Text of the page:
But credit is due where credit is due and plenty of people give Luke credit for putting the county on a solid footing both administratively and financially over the past decade. Former commission colleague Mike Daly gives Luke accolades for pushing the county to create a rainy day reserve and keeping a lid on discretionary spending during the halcyon days of the building boom when revenue was pouring into Deschutes County and other jurisdictions were spending liberally on things like master plans for high-tech parks and downtown real estate. Now, on the other side of the boom, the city of Bend is faced with the prospect of yet another round of staff cuts and is staring down the barrel of an ever-widening budget shortfall. The county, though not without its challenges, is faring much better thanks to its more austere approach that Luke insisted upon over the last decade.

"Dennis was a stickler for getting these reserves that the county has in these tough times," said Daly, whom despite his own conservative credentials, admitted that he, at times, had some other ideas about how to use that money.

"But putting money back and saving it for the future is paying off," Daly added.

But it wasn't all smooth sailing for the two commissioners during their overlapping terms. To the contrary, the pair - despite being cut from the same conservative cloth - often clashed, with Luke sometimes publicly and privately deriding Daly in his typically biting fashion.

"There were a couple of times that we had some screaming matches in the office. I can think of some heavy discussions that broke out of the room we were in," Daly said.

For his part, Daly said he has no hard feelings toward his former colleague. He said that he respected the fact that he and Luke could continue to work together productively despite their differences.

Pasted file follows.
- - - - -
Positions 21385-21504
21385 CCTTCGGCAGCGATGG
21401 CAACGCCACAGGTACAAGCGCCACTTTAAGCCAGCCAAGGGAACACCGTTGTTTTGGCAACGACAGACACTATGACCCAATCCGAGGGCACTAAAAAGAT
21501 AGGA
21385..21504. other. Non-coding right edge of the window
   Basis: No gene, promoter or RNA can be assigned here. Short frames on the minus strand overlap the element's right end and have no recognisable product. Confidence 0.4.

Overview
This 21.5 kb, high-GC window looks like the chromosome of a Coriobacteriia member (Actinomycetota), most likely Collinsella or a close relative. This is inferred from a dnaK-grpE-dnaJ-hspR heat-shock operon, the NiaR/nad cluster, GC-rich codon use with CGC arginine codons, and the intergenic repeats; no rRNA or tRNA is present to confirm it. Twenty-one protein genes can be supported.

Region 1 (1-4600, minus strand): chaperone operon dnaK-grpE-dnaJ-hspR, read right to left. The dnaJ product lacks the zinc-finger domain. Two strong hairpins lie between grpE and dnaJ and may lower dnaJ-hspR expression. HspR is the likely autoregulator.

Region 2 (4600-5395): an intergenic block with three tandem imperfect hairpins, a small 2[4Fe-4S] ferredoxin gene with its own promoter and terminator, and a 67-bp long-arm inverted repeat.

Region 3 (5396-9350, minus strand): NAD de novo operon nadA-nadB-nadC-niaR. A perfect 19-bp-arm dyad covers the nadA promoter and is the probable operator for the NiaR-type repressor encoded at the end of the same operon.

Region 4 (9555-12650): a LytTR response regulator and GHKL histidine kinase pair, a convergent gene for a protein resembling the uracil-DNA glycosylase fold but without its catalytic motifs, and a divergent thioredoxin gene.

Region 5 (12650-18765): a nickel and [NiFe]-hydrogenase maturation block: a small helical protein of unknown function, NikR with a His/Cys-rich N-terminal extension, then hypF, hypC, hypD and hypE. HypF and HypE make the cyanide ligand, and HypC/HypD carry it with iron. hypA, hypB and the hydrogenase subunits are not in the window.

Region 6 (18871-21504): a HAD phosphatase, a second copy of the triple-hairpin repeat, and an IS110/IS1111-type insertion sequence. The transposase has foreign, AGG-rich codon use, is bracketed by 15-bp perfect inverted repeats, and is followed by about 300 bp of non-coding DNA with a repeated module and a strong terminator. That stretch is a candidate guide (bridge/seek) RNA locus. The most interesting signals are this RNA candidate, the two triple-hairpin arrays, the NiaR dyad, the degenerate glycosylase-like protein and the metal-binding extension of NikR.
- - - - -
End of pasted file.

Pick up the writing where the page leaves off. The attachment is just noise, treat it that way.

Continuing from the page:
"I look back and I have respect for Dennis - for his knowledge and abilities. He did know government and how it worked. And he had some really good ideas," Daly said.

Those who have known and worked with Luke over the past few decades know that it's part of the package. You get the wealth of knowledge, but also his unvarnished opinions on just about any topic of your choosing.

"He's a Type A personality for sure," said wife Joanne Luke.

But there's another side of Luke that Joanne says not everyone sees. She and Dennis met as undergraduate students at Oregon State University. She was a third generation Central Oregonian whose grandfather drove a wagon train from Shaniko to Deschutes County during the wool mill era. On campus, in the early 1960s, Dennis was tutoring some young women in Joanne's dormitory. But they first spoke at a dance at the student union. Joanne had gone by herself, but Dennis spotted her and soon approached, asking her dance. They spent the night dancing and talking. He walked her home to her dorm, pausing at the crosswalks and exchanging places so he would walk between her and the direction of traffic, as gentlemen once did for ladies. Joanne said it didn't dawn on her until later what he was doing.

"I grew up on a dairy farm. I didn't know," she said with a laugh during a recent interview.